†† Some authorities recommend use of LDL-lowering drugs in this category if an LDL-C level of <100 mg/dL cannot be achieved by therapeutic lifestyle changes. Others prefer use of drugs that primarily modify triglycerides and HDL-C, e.g., nicotinic acid or fibrate. Clinical judgment also may call for deferring drug therapy in this subcategory.
††† Almost all people with 0 to 1 risk factor have a 10-year risk <10%; thus, 10-year risk assessment in people with 0 to 1 risk factor is not necessary.

After the LDL-C goal has been achieved, if the TG is still greater than or equal to 200 mg/dL, non-HDL-C (total-C minus HDL-C) becomes a secondary target of therapy. Non-HDL-C goals are set 30 mg/dL higher than LDL-C goals for each risk category.

At the time of hospitalization for an acute coronary event, consideration can be given to initiating drug therapy at discharge if the LDL-C is greater than or equal to 130 mg/dL (see NCEP Guidelines above).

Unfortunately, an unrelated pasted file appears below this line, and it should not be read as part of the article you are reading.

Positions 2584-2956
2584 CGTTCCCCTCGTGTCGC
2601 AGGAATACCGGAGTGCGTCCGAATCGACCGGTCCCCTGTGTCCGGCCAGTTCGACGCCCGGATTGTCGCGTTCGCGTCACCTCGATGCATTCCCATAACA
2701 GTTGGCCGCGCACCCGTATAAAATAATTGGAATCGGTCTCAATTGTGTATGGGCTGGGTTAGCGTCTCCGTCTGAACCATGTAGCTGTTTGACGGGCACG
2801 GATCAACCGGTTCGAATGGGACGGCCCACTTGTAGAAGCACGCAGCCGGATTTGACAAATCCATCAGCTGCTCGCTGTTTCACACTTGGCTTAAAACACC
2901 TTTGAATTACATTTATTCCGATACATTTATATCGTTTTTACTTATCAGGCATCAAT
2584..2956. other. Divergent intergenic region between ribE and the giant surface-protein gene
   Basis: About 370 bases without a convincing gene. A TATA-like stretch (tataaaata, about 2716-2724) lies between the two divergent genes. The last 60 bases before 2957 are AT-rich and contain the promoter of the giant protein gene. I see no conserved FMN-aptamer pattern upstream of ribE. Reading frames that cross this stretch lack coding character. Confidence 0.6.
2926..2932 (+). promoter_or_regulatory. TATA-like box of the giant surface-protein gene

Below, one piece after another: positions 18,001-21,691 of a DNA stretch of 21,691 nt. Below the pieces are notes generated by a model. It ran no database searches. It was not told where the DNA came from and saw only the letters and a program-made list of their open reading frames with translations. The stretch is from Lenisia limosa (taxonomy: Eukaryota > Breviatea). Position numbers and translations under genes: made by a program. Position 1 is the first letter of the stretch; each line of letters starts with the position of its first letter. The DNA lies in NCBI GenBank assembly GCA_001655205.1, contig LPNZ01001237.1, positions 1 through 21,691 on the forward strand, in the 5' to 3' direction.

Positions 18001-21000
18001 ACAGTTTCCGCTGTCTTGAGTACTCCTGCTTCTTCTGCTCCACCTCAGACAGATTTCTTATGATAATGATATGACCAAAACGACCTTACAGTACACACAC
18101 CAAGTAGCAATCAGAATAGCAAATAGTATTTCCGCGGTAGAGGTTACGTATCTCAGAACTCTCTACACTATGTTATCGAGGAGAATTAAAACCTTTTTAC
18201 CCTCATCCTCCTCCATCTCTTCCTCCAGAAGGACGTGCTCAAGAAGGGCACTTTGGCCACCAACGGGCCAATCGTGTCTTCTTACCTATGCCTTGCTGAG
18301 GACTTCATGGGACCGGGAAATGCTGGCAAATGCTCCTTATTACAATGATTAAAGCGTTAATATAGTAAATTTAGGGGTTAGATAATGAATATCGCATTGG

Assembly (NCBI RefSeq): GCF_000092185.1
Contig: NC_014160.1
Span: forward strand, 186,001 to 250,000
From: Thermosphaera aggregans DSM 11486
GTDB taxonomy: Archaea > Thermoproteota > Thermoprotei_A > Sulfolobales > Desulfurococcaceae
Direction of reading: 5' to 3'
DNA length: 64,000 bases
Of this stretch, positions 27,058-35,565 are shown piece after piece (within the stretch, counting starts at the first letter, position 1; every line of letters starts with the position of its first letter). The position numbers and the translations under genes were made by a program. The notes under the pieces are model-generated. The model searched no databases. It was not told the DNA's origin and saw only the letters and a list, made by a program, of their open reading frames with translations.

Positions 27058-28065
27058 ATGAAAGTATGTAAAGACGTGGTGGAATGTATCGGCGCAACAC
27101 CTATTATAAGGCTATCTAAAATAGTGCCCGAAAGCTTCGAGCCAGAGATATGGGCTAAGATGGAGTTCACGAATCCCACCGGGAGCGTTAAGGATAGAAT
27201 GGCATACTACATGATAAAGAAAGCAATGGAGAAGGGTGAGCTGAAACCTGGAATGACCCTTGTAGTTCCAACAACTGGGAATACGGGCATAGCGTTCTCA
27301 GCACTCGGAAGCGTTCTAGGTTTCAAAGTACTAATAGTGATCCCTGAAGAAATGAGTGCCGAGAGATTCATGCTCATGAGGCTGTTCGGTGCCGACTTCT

Since the goal of treatment is to lower LDL-C, the NCEP recommends that LDL-C levels be used to initiate and assess treatment response. Only if LDL-C levels are not available, should the total-C be used to monitor therapy.

Although lovastatin may be useful to reduce elevated LDL-C levels in patients with combined hypercholesterolemia and hypertriglyceridemia where hypercholesterolemia is the major abnormality (Type IIb hyperlipoproteinemia), it has not been studied in conditions where the major abnormality is elevation of chylomicrons, VLDL or IDL (i.e., hyperlipoproteinemia types I, III, IV, or V). 2

The NCEP classification of cholesterol levels in pediatric patients with a familial history of hypercholesterolemia or premature cardiovascular disease is summarized below:

Category Total-C (mg/dL) LDL-C (mg/dL)
Acceptable <170 <110
Borderline 170 to 199 110 to 129
High ≥200 ≥130

Children treated with lovastatin in adolescence should be re-evaluated in adulthood and appropriate changes made to their cholesterol-lowering regimen to achieve adult goals for LDL-C.